Nancy Pelosi’s fortunate defeat

Contrary to the media spin, Maryland Rep. Steny Hoyer’s election as House majority leader over Pennsylvania Rep. John Murtha actually is a victory for San Francisco Rep. Nancy Pelosi, who supported Murtha. Democrats didn’t spurn her leadership in choosing Hoyer, they bailed her out of a potentially embarrassing situation.

Murtha is Pelosi’s long-time friend and ally. He had successfully managed her leadership campaign against Hoyer for minority leader four years ago. Such an alliance necessarily involves not only friendship but mutual promises of support.

Honoring loyalties and keeping one’s word is the coin of the realm in Congress. It is not inconceivable that Murtha reached a private agreement with Pelosi shortly before Nov. 7 that if Democrats failed to take the House, he would help fend off a challenge to Pelosi’s continued leadership by her perennial rival, Hoyer. Under such circumstances it would have been unthinkable for Pelosi not to support Murtha against Hoyer for majority Leader.

Pelosi is not merely loyal as a matter of political expedience; she is loyal by nature.

All that said, Murtha’s candidacy was dangerous to Pelosi, dangerous to the credibility of her speakership, dangerous to the reformist impulse that called new young voters to the polls. Regrettably, the Pennsylvania congressmen is, as American Enterprise scholar Norman Ornstein recently said, “to put it charitably, ethically challenged.” Anyone reading a transcript of Murtha’s dealings with undercover FBI agents posing as representatives for an Arab sheik seeking to bribe Murtha in 1980 will readily understand what Ornstein is talking about.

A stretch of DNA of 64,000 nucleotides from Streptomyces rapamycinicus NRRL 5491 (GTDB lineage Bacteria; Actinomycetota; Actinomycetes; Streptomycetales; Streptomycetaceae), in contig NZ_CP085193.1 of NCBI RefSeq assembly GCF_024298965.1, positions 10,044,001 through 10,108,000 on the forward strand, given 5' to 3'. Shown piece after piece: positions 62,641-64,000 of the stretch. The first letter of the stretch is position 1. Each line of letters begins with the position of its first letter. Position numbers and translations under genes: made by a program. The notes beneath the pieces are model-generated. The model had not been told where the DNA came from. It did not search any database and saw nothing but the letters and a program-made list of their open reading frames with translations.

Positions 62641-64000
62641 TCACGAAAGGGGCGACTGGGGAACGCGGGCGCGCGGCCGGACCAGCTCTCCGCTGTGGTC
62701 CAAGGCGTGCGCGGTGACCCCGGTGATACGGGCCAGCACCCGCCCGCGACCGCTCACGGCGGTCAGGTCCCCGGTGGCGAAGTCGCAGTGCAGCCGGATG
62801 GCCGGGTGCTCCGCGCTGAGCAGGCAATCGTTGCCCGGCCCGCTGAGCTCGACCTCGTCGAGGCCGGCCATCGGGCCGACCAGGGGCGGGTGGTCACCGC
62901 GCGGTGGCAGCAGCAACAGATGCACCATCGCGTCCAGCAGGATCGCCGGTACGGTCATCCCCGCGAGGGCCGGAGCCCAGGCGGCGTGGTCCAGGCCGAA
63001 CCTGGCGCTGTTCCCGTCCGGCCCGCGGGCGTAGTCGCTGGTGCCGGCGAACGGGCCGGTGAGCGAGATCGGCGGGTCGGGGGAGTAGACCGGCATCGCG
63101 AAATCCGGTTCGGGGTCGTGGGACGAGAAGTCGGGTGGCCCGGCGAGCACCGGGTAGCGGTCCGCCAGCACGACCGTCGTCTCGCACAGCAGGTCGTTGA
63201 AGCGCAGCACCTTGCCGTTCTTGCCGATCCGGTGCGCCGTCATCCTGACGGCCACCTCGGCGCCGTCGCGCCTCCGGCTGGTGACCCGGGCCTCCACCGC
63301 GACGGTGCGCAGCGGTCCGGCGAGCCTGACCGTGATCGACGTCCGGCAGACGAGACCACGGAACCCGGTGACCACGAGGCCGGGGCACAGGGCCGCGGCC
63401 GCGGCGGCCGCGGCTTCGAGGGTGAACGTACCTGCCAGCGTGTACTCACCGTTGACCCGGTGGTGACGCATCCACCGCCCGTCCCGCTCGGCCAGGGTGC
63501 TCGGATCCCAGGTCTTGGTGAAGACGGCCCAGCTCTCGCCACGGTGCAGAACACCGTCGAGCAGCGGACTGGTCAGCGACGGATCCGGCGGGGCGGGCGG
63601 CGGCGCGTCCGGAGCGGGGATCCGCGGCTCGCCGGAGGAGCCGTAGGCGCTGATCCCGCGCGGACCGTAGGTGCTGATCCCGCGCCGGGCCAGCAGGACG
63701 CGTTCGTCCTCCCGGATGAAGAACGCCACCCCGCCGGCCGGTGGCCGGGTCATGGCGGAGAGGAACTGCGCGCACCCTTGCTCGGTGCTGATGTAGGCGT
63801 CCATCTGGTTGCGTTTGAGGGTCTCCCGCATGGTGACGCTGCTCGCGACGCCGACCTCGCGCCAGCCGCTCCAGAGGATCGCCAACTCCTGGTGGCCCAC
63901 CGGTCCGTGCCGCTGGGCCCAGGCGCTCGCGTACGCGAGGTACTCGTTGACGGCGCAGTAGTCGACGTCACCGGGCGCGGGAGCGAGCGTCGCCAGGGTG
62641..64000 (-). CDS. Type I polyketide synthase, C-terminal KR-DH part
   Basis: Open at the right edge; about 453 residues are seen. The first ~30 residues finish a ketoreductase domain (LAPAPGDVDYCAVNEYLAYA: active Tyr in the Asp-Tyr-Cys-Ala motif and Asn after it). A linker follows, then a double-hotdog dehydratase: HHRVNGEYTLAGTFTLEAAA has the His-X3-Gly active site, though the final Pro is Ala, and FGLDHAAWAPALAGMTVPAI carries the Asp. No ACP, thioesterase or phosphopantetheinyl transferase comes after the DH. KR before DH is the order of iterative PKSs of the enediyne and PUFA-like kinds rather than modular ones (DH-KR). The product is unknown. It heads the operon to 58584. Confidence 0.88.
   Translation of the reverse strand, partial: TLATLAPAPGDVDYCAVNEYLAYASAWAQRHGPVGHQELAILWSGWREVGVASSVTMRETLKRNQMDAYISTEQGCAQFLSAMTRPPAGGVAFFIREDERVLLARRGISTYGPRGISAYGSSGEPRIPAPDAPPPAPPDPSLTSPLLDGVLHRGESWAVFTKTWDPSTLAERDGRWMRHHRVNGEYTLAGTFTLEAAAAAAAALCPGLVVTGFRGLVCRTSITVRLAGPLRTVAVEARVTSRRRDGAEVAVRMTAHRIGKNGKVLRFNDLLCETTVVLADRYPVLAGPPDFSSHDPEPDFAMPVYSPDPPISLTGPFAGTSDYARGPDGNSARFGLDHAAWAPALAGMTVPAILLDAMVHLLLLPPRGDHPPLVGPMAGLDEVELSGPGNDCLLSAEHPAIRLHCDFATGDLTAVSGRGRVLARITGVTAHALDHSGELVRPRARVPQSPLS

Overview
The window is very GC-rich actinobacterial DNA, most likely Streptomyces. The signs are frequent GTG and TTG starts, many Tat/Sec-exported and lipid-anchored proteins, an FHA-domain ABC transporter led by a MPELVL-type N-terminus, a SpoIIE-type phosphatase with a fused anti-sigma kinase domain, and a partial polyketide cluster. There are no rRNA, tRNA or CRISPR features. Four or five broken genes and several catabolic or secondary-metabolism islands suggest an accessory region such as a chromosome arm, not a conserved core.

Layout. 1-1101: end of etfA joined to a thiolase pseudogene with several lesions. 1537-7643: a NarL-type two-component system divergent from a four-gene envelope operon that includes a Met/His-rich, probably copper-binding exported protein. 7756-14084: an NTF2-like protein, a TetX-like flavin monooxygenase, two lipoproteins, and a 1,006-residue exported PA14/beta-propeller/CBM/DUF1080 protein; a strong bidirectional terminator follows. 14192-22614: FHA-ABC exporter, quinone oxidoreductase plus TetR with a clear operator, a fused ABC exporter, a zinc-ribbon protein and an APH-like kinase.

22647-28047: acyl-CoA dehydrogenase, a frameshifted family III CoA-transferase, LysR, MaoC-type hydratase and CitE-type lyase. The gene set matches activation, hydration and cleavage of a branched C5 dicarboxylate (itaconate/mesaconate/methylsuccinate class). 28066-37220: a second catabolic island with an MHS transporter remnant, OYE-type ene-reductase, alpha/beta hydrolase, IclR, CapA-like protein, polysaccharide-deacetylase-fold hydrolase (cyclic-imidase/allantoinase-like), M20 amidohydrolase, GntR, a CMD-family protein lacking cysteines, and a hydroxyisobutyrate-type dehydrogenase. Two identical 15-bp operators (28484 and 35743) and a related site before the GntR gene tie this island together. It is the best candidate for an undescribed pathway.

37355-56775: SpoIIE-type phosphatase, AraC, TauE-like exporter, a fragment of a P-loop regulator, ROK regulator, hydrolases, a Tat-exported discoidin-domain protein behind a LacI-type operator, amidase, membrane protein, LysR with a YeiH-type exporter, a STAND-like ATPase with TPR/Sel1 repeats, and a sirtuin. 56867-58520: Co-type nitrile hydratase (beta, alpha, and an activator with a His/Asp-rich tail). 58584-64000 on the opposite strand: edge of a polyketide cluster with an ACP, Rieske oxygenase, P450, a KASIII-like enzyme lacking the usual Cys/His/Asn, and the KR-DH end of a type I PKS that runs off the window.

In 1980 numerous members of Congress were convicted in federal court in the FBI’s ABSCAM sting. Murtha was not among them, and to this day he denies any wrongdoing.

“Twenty-five years ago, they offered me money,” he said on ABC’s “This Week,” “and I said I didn’t want the money.”

Unfortunately for Murtha, there’s more to the story than that.

What Murtha really said to the undercover agents, as they waved $50,000 in 100-dollar bills under his nose, was that he didn’t want that money “at this point.” “Now I’m not saying,” he added portentously, referring to later when they had done “some business” together, “that some day — you’ve made an offer. It may be that I’ll change my mind some day … at this point, that’s all I’m interested in.”

What Murtha was “interested in” just then was a million-dollar deposit to a close friend’s small bank. In exchange for that, Murtha told the agents, he would agree to carry a private asylum bill for the “sheik.”

In 1981 federal prosecutors designated Murtha as an unindicted co-conspirator in the case that convicted eight of his colleagues. The House Ethics Committee on a split 6-6 party line vote refused to take any action against Murtha. In protest, the committee’s chief counsel resigned.

Had Murtha ascended to the pinnacle of party power in the House, all these details sooner or later would have come boldly into relief under the penetrating glare of media lights, and Democrats who had labored long and hard to regain the House in part on the issue of corruption would have paid a price.

Now Murtha is defeated. Democrats, including Nancy Pelosi, who has perhaps more deftly than we realize extracted herself and her party from an almost untenable position, can breathe a deep sigh of relief and return their attention, unfettered, to the reformist agenda that brought them to power.

Darrell Salomon is a San Francisco trial attorney.

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